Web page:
Then Shaykh al-Islam said: 

The pains or torment that befall the Muslim in this world, in al-barzakh and on the Day of Resurrection are a means by which Allaah will expiate his sins, as it is narrated in al-Saheehayn that the Prophet (peace and blessings of Allaah be upon him) said: “"No fatigue, nor disease, nor sorrow, nor sadness, nor hurt, nor distress befalls a Muslim  even if it were the prick he receives from a thorn, but Allaah expiates some of his sins for that.” End quote. 

Shaykh Ibn ‘Uthaymeen (may Allaah have mercy on him) was asked: What is the meaning of the words of the Prophet (peace and blessings of Allaah be upon him): “The believer is tormented because of his family’s crying for him”? 

He replied: 

What it means is that if his family cries for him, he will know of that and will feel pain. It does not mean that Allaah will punish him for that because Allaah says (interpretation of the meaning): “and no bearer of burdens shall bear the burden of another” [al-An’aam 6:164]. Torment is not necessarily a punishment. Have you not heard the words of the Prophet (peace and blessings of Allaah be upon him), “Travel is a kind of torment”? Travel is not a kind of punishment, but a person suffers torment and exhaustion during it. Similarly, when the deceased person’s family weeps for him, he suffers pain and is upset by that, even though that is not a punishment from Allaah. This interpretation of the hadeeth is quite clear and does not cause any confusion. There is no need to say that this has to do with one who left instructions that they wail for him, or one whose family’s custom was to wail but he did not tell them not to do that. Rather we say that a person may be tormented by something but it doesn’t harm him. End quote.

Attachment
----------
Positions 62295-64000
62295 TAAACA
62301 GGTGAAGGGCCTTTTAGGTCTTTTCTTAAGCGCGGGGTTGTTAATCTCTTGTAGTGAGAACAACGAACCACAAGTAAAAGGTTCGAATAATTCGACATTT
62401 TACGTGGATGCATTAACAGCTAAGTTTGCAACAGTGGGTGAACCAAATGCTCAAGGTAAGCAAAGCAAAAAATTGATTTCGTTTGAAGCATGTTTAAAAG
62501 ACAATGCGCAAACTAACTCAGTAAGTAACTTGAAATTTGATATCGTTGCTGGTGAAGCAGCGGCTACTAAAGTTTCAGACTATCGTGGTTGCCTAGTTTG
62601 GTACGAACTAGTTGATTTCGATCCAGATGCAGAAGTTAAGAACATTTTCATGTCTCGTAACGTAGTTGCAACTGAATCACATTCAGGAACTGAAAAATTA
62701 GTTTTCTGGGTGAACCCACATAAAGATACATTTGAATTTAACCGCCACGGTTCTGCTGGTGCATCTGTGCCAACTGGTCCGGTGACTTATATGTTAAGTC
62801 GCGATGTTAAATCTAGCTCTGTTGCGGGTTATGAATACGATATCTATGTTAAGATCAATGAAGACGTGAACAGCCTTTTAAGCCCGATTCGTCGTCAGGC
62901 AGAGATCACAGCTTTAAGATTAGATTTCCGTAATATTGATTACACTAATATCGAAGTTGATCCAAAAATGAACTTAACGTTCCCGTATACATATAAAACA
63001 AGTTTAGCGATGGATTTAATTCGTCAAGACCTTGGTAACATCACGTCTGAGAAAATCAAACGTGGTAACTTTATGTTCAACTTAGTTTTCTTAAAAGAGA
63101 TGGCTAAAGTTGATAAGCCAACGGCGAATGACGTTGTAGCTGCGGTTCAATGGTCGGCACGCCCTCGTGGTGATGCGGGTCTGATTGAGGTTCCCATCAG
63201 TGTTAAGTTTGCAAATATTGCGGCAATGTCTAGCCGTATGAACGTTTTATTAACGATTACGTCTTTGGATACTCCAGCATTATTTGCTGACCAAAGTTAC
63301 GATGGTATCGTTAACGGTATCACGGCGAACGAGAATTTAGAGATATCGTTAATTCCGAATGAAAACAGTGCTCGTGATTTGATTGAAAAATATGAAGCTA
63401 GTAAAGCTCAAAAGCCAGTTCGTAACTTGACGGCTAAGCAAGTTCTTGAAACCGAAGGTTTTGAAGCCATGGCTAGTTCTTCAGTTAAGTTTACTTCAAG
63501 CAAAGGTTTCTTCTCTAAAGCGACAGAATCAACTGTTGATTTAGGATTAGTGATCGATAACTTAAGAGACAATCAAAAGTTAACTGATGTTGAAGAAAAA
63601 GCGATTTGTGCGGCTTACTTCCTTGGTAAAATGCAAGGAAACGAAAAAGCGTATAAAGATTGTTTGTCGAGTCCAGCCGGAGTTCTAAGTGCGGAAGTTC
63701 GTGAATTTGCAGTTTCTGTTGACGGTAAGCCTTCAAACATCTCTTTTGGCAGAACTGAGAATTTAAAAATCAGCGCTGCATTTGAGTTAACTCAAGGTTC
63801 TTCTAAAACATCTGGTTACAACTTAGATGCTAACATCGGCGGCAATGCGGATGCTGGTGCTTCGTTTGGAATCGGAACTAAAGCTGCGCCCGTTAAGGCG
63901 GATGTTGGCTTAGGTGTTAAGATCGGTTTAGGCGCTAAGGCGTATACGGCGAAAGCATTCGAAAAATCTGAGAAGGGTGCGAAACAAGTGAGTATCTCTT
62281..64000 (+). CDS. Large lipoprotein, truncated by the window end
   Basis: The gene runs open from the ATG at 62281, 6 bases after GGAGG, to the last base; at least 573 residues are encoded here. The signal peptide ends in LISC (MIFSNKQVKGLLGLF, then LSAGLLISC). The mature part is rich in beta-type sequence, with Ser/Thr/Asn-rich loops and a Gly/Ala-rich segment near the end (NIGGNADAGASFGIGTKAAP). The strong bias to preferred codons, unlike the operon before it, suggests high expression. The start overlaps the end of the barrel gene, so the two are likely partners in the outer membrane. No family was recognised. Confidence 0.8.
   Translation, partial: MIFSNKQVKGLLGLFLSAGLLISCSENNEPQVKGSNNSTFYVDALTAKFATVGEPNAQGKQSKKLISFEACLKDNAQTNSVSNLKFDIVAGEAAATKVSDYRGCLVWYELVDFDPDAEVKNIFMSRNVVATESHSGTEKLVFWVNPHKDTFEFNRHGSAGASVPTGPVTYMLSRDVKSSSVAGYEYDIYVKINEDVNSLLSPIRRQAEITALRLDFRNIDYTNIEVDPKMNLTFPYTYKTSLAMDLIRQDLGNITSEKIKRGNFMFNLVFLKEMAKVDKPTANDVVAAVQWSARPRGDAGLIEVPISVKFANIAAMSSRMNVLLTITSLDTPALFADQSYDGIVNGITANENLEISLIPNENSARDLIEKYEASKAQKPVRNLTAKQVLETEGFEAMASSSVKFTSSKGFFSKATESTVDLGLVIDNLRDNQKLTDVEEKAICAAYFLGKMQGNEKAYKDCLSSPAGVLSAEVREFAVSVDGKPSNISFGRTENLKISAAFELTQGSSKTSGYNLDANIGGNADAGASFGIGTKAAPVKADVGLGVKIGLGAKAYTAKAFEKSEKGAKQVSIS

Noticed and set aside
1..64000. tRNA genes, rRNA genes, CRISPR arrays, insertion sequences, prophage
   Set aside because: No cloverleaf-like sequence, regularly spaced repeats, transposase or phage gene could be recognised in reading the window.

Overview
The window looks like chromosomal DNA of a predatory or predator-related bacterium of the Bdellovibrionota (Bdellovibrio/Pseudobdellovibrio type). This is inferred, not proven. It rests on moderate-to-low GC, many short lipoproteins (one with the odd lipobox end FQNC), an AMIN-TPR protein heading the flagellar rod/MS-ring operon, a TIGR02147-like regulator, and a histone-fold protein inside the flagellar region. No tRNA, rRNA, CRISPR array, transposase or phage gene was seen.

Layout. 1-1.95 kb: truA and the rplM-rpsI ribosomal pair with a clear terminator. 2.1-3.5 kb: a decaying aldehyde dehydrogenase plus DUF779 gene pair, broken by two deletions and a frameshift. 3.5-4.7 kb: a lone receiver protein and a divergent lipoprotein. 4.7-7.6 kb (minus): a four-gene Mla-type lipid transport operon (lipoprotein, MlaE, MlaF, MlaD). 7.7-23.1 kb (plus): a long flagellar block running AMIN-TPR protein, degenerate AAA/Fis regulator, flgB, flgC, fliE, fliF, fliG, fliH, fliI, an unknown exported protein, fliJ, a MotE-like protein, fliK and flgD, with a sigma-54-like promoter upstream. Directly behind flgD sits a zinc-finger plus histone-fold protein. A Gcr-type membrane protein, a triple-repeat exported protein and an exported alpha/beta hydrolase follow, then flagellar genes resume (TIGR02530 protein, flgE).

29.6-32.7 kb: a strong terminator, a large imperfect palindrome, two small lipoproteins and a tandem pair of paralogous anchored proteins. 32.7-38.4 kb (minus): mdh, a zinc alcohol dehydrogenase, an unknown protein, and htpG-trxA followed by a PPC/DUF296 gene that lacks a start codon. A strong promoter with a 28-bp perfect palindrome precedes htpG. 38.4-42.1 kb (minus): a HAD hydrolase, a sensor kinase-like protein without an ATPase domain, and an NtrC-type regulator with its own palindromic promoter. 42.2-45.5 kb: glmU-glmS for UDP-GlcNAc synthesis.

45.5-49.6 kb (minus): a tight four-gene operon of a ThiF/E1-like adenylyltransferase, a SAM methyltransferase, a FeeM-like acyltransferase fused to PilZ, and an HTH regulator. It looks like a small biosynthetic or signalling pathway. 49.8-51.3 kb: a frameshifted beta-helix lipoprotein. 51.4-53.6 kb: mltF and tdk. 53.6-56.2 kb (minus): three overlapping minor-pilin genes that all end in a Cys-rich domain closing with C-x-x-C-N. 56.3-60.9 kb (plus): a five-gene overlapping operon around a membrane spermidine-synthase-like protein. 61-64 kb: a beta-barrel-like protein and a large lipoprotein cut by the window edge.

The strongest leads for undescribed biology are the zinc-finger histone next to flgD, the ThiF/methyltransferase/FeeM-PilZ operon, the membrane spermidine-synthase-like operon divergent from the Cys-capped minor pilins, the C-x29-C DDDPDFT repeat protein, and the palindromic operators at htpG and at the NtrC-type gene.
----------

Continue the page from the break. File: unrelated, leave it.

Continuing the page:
Majmoo’ Fataawa Ibn ‘Uthaymeen, 17/408 

See Fath al-Baari, 3/180-185.